Authors@Pike: creativity, collaboration (and planning!)

by Fran Mellin

“Mrs. Mellin, who is this year’s visiting author?” is a question I hear each fall as we prepare for the annual Book Fair. Because of the dedication of our parent planning committee and the generosity of our community shoppers, we are able to bring talented authors and illustrators to Pike where they inspire our students. Here’s a look at what goes into these exciting events.

First and foremost, we want people who not only write or illustrate for kids, but who also enjoy connecting with them as well. Meeting authors personally at conferences or book signings helps us greatly! We also want to present authors who write in different genres and who represent a wide range of backgrounds and experiences. We haven’t invited a poet to Pike…let’s research poets who do school visits. Finally, we think about curriculum connections and options for customizing programs that will deepen the experience for students. For instance, by creating time for Grace Lin to meet 4th graders during her visit in 2013, we enhanced a Social Studies unit on China.Grace Lin 2013

An illustrator was the clear choice this year, with the SPARK makerspace available as a workshop setting. Salem-based artist Giles Laroche, creator of stunning multi-layered illustrations, came highly recommended by colleagues, and he was available – one of the biggest hurdles! His new book features animal illustrations – a perfect fit for the Grade 2 curriculum. Now, to plan the visit! Teachers, how does a workshop sound? How long are the time slots? Division Heads, can we schedule a special assembly?

gilesassembly3 bookcoverSometimes, unexpected twists are the most rewarding. As I examined a beautifully illustrated book of found poetry, my mind jumped to the 9th grade Holocaust unit and Betsy Devries’ interest in multi-genre writing. Betsy, there is an available workshop time with our visiting illustrator…could the nines create and illustrate found poetry from their Holocaust readings? A resounding “You bet!” was the answer. Not only was Giles receptive to working with a different age group, he planned an entirely new workshop using materials that would support this assignment, and then facilitated a critique session with the students.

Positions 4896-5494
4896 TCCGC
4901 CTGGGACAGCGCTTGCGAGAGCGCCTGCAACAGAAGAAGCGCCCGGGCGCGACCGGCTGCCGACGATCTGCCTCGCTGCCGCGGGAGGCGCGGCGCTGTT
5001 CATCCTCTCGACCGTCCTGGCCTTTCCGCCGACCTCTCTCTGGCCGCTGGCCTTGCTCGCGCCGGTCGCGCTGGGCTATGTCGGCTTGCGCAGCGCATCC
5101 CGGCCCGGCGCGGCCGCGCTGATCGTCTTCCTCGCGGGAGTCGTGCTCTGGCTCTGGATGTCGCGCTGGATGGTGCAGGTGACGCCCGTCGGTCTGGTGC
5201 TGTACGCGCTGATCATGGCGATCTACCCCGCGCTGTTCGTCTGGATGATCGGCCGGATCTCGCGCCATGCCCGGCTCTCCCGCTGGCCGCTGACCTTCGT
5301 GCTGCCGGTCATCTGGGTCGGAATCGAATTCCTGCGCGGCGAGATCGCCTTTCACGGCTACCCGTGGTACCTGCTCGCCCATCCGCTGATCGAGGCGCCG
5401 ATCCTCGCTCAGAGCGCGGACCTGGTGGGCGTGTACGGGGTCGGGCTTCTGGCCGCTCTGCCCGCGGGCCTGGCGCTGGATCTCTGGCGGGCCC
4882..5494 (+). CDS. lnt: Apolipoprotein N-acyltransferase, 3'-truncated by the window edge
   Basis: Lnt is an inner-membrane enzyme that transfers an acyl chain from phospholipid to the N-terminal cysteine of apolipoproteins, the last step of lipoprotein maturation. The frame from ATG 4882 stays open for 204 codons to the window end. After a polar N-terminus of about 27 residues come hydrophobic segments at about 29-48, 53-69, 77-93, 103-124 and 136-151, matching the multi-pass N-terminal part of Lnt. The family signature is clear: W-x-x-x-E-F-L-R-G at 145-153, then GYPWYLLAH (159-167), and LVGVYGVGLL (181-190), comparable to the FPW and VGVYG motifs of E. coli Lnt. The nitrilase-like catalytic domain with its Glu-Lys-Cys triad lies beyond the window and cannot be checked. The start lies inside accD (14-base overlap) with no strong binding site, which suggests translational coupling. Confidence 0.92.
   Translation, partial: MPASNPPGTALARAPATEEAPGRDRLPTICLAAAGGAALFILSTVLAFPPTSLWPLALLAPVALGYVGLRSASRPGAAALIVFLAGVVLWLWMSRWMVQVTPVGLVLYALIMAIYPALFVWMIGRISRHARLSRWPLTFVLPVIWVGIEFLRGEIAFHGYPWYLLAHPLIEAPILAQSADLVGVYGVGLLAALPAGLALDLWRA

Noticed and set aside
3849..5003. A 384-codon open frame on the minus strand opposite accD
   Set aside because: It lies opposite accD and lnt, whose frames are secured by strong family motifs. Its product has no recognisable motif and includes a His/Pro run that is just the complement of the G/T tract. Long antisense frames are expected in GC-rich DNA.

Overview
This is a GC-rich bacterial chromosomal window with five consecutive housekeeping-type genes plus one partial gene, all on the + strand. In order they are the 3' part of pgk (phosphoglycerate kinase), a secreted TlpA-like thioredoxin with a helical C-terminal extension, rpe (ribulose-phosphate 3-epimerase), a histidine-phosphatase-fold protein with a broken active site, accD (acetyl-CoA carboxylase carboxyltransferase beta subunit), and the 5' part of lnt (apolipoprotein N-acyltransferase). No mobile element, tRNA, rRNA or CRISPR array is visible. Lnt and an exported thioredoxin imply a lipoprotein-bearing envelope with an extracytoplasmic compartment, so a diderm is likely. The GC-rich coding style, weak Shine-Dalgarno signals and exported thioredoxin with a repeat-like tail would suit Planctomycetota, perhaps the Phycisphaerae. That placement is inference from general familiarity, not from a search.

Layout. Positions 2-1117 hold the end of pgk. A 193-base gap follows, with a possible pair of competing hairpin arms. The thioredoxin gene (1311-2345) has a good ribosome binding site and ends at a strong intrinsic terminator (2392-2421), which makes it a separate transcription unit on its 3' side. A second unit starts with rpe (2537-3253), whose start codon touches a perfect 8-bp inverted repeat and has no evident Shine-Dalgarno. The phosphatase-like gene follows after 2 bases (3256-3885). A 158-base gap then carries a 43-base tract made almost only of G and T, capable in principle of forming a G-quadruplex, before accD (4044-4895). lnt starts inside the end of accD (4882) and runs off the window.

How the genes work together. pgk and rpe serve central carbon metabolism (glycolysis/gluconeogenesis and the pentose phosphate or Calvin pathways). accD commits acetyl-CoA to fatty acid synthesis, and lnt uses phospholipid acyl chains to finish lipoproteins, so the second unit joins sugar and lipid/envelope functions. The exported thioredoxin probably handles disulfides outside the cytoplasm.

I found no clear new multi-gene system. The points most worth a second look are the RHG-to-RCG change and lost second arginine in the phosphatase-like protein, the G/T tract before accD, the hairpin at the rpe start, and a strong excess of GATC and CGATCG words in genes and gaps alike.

gilesworkshop8gilesworkshop13Here’s what Betsy had to say. “For me, it was an epiphany moment. Mr. Laroche showed the students some of his artwork and modeled the craft. Out came the straight edge rulers, the Exacto knives and magazines. The ninth graders had their poems; they had their vision. I was superfluous and happily so. I couldn’t be over their shoulder to direct them to choose this symbol or that image. Independent learners, yes, but then the students moved to helping each other and asking for peer feedback. They took charge of their own creative learning and expression, merging art, literature and history to create a true humanities project. “

Creativity, collaboration, and planning: the recipe for a fabulous author/illustrator visit. We’ve already started thinking about next year!

The Pike School is an independent, coed, day school for Pre-K through ninth grade in Andover, Massachusetts. Visit pikeschool.org to learn more about Pike – and visit our blog for more thought leadership.

Leave a Reply

Your email address will not be published. Required fields are marked *